A Hummingbird’s Flight

By Brianna Hotchkiss

Spring had begun. Rivers were flooding, flowers were blooming, and wildlife had begun to awaken from a long dream. The season had much beauty, and the long-awaited return of the hummingbirds was inevitable.
She had been anticipating this season for some time now and was ready at the first site of the ice melting over the river, filling her feeders with sweetened water and watching, always watching, for the hummingbirds to return. Each long day passed, and each day she observed the hummingbirds visiting for a sweet drink. It was a welcome source of joy in her sad reality, and a way to escape from the emotions that flooded her each time she looked in the mirror.
It had been many months of treatments and hospitals. Months that could be only described as a roller coaster, getting a little better and then much worse, fluctuations in energy and mindsets, and worst of all, the waiting. Waiting to get better, waiting for results, waiting for news. Always waiting. She wondered, as she observed the birds, if she would ever be finished waiting.
In the end she knew what it would come down to, had known for some time now. The thought of leaving those she loved behind was too much to bear, but it may very well come down to that. Her peace would need to be made with the idea, no matter how painful. One day she sat, writing letters to her dearest, watching the hummingbirds, trying to put her intense feelings on paper. The task seemed impossible, yet once she began to write, the words flowed out of her, and in the end, she was satisfied.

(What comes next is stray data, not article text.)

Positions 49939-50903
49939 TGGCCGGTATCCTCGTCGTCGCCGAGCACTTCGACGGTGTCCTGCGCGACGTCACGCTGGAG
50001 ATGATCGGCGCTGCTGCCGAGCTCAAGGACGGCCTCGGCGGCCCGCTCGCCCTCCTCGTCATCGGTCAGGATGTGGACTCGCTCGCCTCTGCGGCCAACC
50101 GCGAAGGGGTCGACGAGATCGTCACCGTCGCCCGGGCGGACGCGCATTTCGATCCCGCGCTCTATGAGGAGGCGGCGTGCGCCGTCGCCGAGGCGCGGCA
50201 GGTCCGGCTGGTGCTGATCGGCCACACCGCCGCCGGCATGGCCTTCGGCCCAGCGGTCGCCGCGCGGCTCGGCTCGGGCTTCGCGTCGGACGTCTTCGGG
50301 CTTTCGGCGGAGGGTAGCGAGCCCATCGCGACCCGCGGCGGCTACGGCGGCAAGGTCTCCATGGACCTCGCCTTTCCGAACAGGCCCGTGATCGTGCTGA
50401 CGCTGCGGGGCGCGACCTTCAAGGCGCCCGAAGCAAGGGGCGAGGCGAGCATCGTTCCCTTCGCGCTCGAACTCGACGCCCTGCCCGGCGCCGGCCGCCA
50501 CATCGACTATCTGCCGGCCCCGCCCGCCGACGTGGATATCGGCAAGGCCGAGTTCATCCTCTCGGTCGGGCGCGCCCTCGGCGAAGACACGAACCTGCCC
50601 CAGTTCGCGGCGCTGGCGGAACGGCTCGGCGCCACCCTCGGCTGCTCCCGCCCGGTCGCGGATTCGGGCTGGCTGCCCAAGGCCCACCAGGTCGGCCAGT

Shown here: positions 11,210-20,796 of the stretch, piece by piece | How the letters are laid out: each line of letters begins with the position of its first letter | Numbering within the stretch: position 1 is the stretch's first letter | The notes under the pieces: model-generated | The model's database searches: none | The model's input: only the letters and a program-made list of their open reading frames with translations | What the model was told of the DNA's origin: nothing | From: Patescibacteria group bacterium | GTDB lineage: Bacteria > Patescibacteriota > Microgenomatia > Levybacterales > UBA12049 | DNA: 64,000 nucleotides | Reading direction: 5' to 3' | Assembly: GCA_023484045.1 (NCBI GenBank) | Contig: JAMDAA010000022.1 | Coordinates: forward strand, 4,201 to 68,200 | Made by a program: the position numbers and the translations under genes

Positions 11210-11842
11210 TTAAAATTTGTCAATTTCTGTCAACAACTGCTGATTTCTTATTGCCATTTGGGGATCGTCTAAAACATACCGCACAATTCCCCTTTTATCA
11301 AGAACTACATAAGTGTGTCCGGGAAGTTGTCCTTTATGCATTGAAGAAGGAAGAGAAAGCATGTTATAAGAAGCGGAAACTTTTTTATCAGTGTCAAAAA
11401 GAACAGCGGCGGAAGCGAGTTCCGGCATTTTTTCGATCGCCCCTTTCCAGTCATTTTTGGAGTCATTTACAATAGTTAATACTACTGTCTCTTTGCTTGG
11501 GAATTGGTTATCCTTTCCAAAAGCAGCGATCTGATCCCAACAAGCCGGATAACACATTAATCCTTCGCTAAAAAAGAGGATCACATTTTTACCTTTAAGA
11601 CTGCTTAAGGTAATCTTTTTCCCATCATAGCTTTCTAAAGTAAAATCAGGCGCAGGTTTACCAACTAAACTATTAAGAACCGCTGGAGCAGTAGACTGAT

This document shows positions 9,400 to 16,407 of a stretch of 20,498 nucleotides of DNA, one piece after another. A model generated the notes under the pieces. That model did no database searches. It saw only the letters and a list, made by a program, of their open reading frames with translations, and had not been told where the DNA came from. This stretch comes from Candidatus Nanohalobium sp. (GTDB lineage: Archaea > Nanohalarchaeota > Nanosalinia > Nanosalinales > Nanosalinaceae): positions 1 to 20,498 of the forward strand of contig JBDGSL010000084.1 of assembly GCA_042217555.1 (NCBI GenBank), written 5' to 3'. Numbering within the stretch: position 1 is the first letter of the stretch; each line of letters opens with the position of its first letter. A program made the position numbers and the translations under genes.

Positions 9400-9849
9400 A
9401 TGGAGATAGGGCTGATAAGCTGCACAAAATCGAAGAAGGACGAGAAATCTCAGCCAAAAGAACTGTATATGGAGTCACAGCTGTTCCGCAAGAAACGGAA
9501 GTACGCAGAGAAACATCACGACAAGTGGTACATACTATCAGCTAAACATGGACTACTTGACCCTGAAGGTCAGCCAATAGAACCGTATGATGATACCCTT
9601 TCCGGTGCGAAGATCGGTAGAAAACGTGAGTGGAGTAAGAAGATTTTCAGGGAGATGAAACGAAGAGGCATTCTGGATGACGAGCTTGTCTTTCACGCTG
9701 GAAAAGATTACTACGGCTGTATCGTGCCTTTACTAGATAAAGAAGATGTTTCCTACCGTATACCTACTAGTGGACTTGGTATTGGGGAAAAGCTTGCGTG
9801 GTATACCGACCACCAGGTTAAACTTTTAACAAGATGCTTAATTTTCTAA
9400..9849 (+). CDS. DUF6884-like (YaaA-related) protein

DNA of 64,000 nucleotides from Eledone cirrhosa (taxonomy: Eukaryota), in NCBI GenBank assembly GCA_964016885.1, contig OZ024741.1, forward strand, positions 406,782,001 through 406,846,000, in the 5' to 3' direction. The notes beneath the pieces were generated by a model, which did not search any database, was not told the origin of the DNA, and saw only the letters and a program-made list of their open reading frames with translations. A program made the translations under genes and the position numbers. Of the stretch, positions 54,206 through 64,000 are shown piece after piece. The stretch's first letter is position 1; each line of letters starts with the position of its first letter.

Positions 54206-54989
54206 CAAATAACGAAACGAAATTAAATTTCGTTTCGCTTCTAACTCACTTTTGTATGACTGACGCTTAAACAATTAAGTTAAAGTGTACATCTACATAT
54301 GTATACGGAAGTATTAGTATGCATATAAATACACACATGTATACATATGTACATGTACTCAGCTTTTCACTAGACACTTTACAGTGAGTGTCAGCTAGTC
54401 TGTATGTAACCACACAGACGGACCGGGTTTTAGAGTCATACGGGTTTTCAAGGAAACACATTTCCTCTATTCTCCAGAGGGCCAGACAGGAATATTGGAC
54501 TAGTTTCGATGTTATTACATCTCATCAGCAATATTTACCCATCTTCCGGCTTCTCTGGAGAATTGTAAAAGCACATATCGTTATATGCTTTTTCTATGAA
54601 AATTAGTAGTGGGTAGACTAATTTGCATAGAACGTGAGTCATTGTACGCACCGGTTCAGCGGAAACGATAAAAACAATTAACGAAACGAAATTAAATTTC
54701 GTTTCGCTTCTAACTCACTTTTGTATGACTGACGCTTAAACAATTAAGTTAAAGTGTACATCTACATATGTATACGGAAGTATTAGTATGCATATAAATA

A quick visit to the emergency department and she was in a room. A room all to herself, though never lonely, and constantly surrounded by love. Each day she lost something new. A movement, a memory, a function. She was slowing slipping away but felt her emotions stronger than ever. And always observing. Watched her dearest attempting strength, a comforting observation, it meant they would be strong when needed.
Slowly she was slipping. Eventually unable to observe visually but maintaining her other senses. And a sixth sense, she hadn’t expected to find. Unable to name it, but able to feel its intensity and the knowledge it gave her. Able to understand that she was nearing the end. Feeling a kind of peace she never thought possible. And finally, when she was given the decision to let go, she took it. She left the world with no regrets, no sadness, no worries.
And, thousands of miles away, a young hummingbird took flight for the first time.

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Brianna Hotchkiss is a recent graduate from a bachelor of science in nursing program and I enjoy writing as a hobby.  

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